Canadian Whisky: The Cliff Notes Version

By Katelyn Best / April 19, 2017

Among spirits geeks, Canadian whisky is an oft-maligned category, often thought of as a lighter, cheaper version of bourbon. But there’s more than that to our northern neighbor’s native spirit.

In many ways, Canadian whisky—like Canadian culture and language—exists somewhere in the gray area between its U.K. and American relatives. Its history, however, is distinct: it wasn’t Irish or Scottish immigrants, but German and English ones who were the first commercial whisky distillers in Canada. Much like in the British colonies south of the 49th parallel, rum was the most popular spirit among early white settlers in Canada, and it wasn’t until westward expansion pushed into Ontario that grain became the fermentable material of choice, thanks to the impracticality of importing molasses that far inland.

Early on, most whisky in Canada was made with wheat, since that’s what many Canadian farmers grew—the equivalent, at the time, of corn in Kentucky and Tennessee. At some point, distillers caught on to the fact that rye adds a dimension of flavor that wheat doesn’t have, and started adding it to their mash. To differentiate rye-flavored whisky from ordinary wheat whisky, customers called it rye whisky, a nomenclature that is used to this day for any Canadian whisky, including those that contain no rye.

Craft Whisky

image via Forty Creek

So what is Canadian whisky made of?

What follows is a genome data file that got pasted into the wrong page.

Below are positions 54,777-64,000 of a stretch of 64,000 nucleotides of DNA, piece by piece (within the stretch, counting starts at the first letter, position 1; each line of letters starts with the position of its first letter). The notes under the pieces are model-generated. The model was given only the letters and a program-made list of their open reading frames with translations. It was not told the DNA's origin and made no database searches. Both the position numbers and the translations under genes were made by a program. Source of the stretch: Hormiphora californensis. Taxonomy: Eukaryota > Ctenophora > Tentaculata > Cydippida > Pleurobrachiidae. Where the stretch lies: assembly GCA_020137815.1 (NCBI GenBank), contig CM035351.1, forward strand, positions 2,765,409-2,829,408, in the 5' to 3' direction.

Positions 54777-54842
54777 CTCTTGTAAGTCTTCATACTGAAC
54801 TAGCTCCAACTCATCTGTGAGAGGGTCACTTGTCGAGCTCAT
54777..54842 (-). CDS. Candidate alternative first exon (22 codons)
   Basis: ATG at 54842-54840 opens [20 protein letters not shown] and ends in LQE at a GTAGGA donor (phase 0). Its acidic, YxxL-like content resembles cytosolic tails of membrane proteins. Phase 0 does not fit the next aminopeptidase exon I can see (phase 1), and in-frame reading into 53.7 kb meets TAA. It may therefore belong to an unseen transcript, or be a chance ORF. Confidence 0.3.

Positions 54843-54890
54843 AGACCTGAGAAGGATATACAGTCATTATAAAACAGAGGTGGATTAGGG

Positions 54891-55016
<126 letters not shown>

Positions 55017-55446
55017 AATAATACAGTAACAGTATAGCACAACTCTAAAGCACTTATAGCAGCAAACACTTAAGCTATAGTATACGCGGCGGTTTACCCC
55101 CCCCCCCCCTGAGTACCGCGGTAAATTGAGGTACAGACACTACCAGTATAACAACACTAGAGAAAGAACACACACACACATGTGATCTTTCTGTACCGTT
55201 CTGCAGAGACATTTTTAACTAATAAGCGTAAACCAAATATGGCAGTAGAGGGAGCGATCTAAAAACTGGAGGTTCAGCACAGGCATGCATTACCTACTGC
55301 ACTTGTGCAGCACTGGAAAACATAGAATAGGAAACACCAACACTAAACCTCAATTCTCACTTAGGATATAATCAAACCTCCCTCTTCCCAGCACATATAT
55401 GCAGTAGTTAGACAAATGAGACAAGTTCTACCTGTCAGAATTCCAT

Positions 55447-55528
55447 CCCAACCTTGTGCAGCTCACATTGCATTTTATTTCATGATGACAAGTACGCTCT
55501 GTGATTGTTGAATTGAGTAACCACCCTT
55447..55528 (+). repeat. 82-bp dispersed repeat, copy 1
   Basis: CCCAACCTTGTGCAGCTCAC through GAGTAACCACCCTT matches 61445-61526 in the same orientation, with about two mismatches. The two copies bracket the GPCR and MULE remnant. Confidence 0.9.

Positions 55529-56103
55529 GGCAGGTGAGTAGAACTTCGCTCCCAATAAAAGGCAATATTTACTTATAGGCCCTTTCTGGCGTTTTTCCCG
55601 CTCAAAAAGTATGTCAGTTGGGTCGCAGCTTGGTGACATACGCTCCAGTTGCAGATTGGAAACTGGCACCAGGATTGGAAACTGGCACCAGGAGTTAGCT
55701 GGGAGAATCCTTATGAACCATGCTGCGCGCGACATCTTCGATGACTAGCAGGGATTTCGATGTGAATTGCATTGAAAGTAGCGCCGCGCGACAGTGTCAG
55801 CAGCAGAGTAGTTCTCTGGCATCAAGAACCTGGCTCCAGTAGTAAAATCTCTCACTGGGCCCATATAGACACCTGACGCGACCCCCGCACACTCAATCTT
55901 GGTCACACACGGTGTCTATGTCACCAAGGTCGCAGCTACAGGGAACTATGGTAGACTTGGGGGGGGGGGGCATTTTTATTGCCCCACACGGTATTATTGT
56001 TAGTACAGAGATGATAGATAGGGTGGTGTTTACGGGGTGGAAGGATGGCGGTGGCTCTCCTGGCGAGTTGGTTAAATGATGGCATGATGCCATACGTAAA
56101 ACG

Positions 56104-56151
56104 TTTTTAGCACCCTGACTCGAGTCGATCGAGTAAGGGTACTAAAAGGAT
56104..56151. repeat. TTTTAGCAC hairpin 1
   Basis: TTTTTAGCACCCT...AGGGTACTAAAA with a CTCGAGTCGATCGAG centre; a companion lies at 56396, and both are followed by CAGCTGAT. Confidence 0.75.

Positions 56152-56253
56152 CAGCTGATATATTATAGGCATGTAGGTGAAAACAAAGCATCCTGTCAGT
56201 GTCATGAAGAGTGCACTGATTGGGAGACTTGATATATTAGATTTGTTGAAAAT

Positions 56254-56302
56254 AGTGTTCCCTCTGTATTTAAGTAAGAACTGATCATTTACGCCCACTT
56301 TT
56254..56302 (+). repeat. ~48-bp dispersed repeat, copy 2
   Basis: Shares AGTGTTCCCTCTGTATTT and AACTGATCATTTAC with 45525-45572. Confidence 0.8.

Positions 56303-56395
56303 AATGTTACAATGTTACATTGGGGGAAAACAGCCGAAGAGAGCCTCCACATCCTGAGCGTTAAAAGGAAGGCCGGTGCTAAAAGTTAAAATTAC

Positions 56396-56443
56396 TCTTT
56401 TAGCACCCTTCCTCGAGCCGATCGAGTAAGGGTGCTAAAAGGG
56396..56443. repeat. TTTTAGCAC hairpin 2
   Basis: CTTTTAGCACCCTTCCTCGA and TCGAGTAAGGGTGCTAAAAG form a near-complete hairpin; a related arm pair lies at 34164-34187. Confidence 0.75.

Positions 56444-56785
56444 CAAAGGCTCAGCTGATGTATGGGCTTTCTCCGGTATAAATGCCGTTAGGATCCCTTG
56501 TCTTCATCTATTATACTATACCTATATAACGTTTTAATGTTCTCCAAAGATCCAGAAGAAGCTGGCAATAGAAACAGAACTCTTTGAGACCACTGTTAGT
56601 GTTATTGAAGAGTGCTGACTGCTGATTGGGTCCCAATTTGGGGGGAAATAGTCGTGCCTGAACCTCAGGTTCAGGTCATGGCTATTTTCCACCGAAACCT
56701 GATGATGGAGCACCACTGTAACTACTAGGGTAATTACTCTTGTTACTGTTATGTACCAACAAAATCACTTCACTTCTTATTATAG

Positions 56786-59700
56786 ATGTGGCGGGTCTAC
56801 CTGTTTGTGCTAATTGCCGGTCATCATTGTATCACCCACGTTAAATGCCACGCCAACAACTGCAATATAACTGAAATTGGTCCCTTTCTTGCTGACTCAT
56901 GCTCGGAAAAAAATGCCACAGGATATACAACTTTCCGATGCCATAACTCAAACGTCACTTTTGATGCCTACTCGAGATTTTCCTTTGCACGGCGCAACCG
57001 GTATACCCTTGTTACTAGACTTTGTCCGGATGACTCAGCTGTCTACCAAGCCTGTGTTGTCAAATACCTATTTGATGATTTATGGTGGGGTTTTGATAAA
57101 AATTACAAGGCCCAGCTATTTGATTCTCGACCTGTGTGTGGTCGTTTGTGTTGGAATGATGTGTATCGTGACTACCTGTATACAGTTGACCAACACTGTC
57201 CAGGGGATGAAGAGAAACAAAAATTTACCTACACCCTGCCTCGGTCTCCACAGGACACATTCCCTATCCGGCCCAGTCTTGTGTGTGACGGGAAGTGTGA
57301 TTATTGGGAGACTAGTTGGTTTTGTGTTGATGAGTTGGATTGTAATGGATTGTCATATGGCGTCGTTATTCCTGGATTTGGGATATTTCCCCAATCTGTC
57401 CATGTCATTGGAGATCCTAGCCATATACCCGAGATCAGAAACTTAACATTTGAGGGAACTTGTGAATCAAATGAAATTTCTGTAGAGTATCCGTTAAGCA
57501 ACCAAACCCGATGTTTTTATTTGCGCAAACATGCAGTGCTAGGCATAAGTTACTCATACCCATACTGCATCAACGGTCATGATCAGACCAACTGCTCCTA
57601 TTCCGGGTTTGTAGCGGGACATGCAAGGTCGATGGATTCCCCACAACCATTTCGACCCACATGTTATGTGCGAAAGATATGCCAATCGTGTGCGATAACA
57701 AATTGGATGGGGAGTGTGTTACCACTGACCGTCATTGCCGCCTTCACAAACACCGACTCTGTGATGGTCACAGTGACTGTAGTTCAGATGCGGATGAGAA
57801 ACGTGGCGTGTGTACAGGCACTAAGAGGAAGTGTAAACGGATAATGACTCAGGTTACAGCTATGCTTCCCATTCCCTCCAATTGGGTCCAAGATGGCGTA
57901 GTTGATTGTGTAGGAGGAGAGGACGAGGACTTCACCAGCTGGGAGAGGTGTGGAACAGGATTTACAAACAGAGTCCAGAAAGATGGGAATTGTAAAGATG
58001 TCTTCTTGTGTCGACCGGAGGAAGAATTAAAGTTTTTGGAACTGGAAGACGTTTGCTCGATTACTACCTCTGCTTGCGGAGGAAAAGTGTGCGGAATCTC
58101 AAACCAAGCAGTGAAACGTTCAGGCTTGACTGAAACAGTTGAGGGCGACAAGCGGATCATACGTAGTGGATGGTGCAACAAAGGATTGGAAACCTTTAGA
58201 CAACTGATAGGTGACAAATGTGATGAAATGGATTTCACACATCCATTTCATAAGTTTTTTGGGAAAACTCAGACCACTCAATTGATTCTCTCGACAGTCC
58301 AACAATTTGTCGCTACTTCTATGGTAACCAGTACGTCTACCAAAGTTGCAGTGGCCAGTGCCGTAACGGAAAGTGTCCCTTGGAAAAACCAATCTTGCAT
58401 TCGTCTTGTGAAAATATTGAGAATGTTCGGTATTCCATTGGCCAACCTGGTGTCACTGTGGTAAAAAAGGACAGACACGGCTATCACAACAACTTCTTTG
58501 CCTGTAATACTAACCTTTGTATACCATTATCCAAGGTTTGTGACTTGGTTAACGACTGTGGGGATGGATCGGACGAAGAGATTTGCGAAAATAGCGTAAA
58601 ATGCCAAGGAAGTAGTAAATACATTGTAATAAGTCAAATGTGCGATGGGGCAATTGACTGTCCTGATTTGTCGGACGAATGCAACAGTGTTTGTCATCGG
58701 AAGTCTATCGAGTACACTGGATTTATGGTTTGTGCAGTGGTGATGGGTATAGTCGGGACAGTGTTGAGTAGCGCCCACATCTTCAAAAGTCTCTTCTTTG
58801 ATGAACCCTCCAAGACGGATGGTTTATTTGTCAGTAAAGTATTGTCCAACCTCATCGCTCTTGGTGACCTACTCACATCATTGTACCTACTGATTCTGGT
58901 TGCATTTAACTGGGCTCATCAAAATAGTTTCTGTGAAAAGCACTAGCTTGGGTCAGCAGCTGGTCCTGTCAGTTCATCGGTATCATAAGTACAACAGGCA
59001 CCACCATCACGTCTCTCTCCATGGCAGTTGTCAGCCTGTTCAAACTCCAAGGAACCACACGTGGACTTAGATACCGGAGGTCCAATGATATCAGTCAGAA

Today, it typically contains a high percentage of corn, not unlike bourbon. Unlike bourbon producers, however, Canadian distillers typically ferment and distill each grain separately, only blending rye, corn, and any other grains together as matured whisky (or, occasionally, as new-make spirits). Also, like with blended Scotch, Canadian whisky is made in two “streams”: high-proof, corn-derived whiskies called base whiskies, and lower-proof whiskies made with rye or other grains called flavoring whiskies. Base whiskies are typically aged in used barrels, while flavoring whiskies are usually aged in new barrels, or a mix of used and new barrels. Many barrels from both streams are then blended together to make each batch of whisky.

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What about flavoring? The 9.09% rule is a much-discussed but poorly-understood legal quirk that gives Canadian distillers a tax incentive for adding American whiskey to US-bound exports—and Canadian law allows whisky to contain up to 1/11, or 9.09%, non-Canadian whisky or other booze. Whisky sold on the Canadian market doesn’t usually contain American whiskey, although it does sometimes contain small amounts of sherry as flavoring.

While Canadian whisky has often been seen, in the States, as a lightweight mixing whisky, that reputation isn’t entirely deserved—at least not anymore. While big names like Crown Royal, Seagram’s, and Canadian Club still dominate the market—and Canadian whisky has long dominated the American market, only being overtaken by bourbon in sales volume in 2010—a craft renaissance not unlike the one in the US is currently taking place up north. Good Canadian whisky, both craft and big-name, is heavy on caramel and oak, with big doses of fruit, spice, and other complex flavors.

You can find tons more information in Canadian whisky guru Davin de Kergommeaux’s book, Canadian Whisky: The Portable Expert, which we recently reviewed.